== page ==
Emmett Till Antilynching Act Passed House with Overwhelming Bipartisan Support
Bill brings the nation one step closer to adopting the first federal anti-lynching legislation
Today the U.S. House of Representatives passed the Emmett Till Antilynching Act in an overwhelming bipartisan vote (422-3), legislation which would finally declare lynching a federal hate crime. In 1955, Emmett Till, a young Black boy, was kidnapped and brutally tortured, all for allegedly whistling at a white woman. Yet, more than six decades later, lynching is still not a federal hate crime, an omission the Emmett Till Antilynching Act aims to correct.
“By recognizing lynching as a federal hate crime, the Emmett Till Antilynching Act brings the full force of the law to bear in vindicating the rights of victims and survivors who endure the most violent form of racism. Just as importantly, the bill recognizes our country’s history of violence against Black bodies,” said Damon Hewitt, president and executive director of the Lawyers’ Committee for Civil Rights Under Law. “According to FBI data, Black people continue to be the most common victims of hate crimes. This important legislation sends a message that those who engage in racist violence will be held accountable. That message is especially important given the continuing white supremacist violence endemic to our nation.”
Emmett, was just fourteen and a mere five foot four inches tall when he was killed by a group of white men. After Emmett’s murder, his mother, Mamie Till Mobley, made the decision to hold an open-casket funeral, leaving her son’s brutalized body visible to the thousands who gathered to pay their respects. The images of Emmett’s mangled body and a mother’s raw grief galvanized the country and served as a turning point in the Civil Rights movement.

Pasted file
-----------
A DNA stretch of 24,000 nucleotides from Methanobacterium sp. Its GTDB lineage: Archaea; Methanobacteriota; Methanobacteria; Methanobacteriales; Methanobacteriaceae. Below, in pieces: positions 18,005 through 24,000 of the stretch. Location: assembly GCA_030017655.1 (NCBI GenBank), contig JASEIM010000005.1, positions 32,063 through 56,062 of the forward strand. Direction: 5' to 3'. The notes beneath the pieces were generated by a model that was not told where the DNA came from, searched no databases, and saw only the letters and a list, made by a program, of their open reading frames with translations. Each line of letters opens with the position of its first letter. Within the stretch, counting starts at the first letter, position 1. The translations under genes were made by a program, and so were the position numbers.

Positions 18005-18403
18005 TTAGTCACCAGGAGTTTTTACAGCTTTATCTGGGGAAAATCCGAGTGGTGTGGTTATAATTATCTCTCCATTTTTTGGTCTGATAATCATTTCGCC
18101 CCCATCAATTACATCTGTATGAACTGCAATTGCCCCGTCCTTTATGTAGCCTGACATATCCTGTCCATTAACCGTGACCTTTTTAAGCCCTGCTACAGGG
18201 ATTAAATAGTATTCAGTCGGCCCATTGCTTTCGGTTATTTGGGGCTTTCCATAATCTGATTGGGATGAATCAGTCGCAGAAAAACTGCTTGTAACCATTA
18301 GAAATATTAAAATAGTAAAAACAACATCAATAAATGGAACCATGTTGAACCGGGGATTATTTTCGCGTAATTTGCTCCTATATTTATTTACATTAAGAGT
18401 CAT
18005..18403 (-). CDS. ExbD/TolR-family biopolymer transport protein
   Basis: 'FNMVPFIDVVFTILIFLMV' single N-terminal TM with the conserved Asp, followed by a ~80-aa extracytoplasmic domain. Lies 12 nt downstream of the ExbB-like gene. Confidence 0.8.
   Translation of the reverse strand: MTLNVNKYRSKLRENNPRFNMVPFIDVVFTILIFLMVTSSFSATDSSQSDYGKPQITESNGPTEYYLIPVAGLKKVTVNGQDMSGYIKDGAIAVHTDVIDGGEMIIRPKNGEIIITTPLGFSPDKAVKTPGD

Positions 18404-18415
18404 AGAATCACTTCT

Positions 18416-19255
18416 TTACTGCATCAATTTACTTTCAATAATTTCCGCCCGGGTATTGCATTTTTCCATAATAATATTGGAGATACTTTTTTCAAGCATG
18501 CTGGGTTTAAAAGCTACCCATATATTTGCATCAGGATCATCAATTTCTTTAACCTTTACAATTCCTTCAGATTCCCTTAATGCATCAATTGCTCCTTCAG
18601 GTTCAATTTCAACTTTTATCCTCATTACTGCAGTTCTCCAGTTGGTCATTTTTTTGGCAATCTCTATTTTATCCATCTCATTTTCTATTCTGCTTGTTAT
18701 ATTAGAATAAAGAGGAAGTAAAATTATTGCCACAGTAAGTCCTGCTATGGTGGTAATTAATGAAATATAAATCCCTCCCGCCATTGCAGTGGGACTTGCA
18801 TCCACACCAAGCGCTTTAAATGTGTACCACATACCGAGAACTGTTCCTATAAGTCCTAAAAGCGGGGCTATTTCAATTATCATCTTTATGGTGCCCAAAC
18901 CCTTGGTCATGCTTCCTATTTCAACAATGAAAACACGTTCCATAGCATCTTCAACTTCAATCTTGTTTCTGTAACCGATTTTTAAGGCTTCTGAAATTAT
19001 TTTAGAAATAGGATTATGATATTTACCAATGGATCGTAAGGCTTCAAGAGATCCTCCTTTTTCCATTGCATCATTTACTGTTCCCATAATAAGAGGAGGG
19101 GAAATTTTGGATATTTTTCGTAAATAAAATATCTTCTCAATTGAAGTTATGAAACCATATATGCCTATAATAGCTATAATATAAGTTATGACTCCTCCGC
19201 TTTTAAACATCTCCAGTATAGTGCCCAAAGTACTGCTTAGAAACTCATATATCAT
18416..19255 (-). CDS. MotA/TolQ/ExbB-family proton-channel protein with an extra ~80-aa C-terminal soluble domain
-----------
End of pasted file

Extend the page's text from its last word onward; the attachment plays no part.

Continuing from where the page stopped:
“Emmett was like a sibling to me, he had a big heart and loved joking around,” said Ollie Gordon, a cousin of Emmett Till and president of the Mamie Till Mobley Memorial Foundation. “While passage of the Emmett Till Antilynching Act would not bring back Emmett or the countless other Black people lynched, it is a step in the right direction. I encourage the Senate to pass the bill and for President Biden to promptly sign it into law, so that those who have lost loved ones to lynchings and other hate crimes know that bigoted violence will not be tolerated.”